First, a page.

I mean, seriously – if all the nuclear states had elections to determine whether they would – on the condition that the other states also agreed to – dismantle all their nuclear arms – what would happen? I think it’s obvious the people would decide to disarm. With climate change, it’s more complicated – but I think people, real people with values and kids, have a better chance at desiring a future where humans still exist, than business leaders who will be fired if they fail to make the best return given current conditions. I.e. will be fired if they divest from the oil sands.

  3. Another problem is we certainly have not dealt with smoking – even though it was just one industry. A huge amount of people still smoke

    True. In some ways, tobacco is even worse than fossil fuels, because it is extremely addictive and has no substitutes. That’s why people are willing to huddle out in the miserable cold to smoke, now that it has been banned from almost all indoor public spaces.

    Despite the rhetoric politicians use, fossil fuels aren’t really addictive. They are hard to get away from because they are cheap and convenient, but that advantage will diminish as: (a) they become more scarce and (b) alternatives become more widely used. There are lots of post-carbon technologies that can form synergies. A better grid can help balance load between intermittent renewable sources. It can also help to reduce demand at peak times. Electric vehicles can serve as an energy storage system. And the larger the share of renewables in our energy mix, the more incentive there will be for everyone to design their energy use in ways that are compatible.

    While tobacco is lingering on, decades after the health consequences have been demonstrated scientifically, there is reason to hope the abandonment of fossil fuels will be more total.

  4. And, we should think about what that would look like – imagine if we made decisions, political decisions, based on what the people wanted – not based on what the business lobby wanted – what kind of policies would our government pursue?

    Responding to this is more suited to this thread.

  5. Obviously, no one historical parallel captures the climate change situation entirely. That being said, I do think the smoking example is valuable for at least two reasons:

    1. It shows a powerful industry getting gradually pushed back by integrity among scientists and governments
    2. It demonstrates major social changes, in terms of what people see as normal and acceptable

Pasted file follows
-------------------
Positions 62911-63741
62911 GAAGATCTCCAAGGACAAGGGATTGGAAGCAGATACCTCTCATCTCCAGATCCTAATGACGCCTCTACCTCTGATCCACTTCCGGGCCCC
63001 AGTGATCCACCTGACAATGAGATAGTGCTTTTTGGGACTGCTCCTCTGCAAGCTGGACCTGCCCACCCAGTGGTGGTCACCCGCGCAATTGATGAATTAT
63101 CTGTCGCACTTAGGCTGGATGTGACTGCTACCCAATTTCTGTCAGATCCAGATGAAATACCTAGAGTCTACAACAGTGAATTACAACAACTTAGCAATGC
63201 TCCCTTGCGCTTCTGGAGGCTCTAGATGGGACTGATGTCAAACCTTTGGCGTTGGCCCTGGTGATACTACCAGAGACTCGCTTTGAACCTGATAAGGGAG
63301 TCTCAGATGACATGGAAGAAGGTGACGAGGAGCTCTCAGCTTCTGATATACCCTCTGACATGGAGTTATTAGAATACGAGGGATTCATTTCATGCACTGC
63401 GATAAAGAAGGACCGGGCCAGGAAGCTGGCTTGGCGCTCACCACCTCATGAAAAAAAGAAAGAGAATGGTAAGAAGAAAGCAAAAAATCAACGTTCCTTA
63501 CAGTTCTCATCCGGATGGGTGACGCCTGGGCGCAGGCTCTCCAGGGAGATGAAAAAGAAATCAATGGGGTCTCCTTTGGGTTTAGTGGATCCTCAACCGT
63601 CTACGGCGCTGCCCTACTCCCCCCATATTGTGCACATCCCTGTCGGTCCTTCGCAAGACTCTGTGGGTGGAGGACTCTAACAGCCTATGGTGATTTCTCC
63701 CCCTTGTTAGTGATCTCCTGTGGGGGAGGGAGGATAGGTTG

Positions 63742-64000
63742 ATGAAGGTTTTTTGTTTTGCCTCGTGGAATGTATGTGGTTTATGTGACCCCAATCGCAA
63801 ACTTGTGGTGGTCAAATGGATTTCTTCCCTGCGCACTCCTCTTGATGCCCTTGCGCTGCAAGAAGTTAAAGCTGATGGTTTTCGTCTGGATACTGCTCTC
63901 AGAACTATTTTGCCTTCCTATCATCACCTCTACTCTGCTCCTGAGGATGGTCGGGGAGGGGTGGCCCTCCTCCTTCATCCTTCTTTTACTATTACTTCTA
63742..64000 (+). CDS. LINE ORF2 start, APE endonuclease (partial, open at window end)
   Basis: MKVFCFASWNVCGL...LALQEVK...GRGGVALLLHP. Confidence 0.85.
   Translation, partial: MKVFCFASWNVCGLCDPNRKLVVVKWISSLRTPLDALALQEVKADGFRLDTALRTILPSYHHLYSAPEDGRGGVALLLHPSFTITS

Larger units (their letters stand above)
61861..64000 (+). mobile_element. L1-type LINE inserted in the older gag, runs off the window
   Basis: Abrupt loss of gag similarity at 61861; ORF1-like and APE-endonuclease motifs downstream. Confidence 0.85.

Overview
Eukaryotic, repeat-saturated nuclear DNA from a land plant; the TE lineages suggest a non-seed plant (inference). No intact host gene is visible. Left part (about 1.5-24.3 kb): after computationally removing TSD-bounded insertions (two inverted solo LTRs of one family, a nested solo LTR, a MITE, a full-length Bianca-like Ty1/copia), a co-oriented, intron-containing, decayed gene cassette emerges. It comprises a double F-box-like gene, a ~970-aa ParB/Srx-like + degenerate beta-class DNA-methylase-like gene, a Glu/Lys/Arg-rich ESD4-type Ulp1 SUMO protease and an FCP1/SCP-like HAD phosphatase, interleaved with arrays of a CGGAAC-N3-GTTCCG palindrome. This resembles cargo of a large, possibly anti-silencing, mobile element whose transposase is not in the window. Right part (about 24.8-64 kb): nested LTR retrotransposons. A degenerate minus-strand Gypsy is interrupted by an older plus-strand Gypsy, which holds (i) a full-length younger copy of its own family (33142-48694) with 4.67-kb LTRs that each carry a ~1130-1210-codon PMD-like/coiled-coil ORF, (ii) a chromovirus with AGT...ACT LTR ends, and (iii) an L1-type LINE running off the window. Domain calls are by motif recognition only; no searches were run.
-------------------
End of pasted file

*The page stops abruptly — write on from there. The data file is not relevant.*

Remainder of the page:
It shows how not all forms of social or environmental progress have been technocratic fixes happening in the background. Rather, there are instances in which scientific certainty has translated into massive cultural change.

    Mad Men actually makes that point in a few other ways. While a lot of the media coverage focus on it as a piece of glamorous nostalgia, I think it is actually socially progressive. That is because of how it subtly demonstrates how real ethical progress has been made since the 1950s, particularly when it comes to the role of women in society. Recent decades have seen a kind of backlash against political correctness, but the show does a good job of reminding people of how unpleasant the disempowerment of women – as well as sexual harassment – really were. That is a kind of antidote against cultural relativism.

  6. “Despite the rhetoric politicians use, fossil fuels aren’t really addictive. They are hard to get away from because they are cheap and convenient, but that advantage will diminish as: (a) they become more scarce and (b) alternatives become more widely used. ”

    We should think extremely carefully about what “addiction” means, especially when the survival of the species is at stake. Addiction does mean “you can not stop doing it”. It means that, from your distorted perspective, cutting yourself off is worse than continuing to use it. And I think this sense of “addiction” does a good job of describing the reasons why the business parties largely support climate denial campaigns.

  7. That is an interesting definition of addiction, and one that does seem to connect with the reasons why people (including intelligent ones who are concerned about climate change) are fearful about abandoning fossil fuels.

    Overcoming that fear seems likely to require two things: making people more acutely aware with all the harms associated with maintaining the status quo and convincing people that a renewably-based economy really is possible.

  8. One phenomenon that paralyzes people, when it comes to dealing with climate change, is their inability to imagine the world changing in any major way whatsoever. That intuitive sense can be combated by pointing out areas where major changes have taken place fairly quickly, like smoking.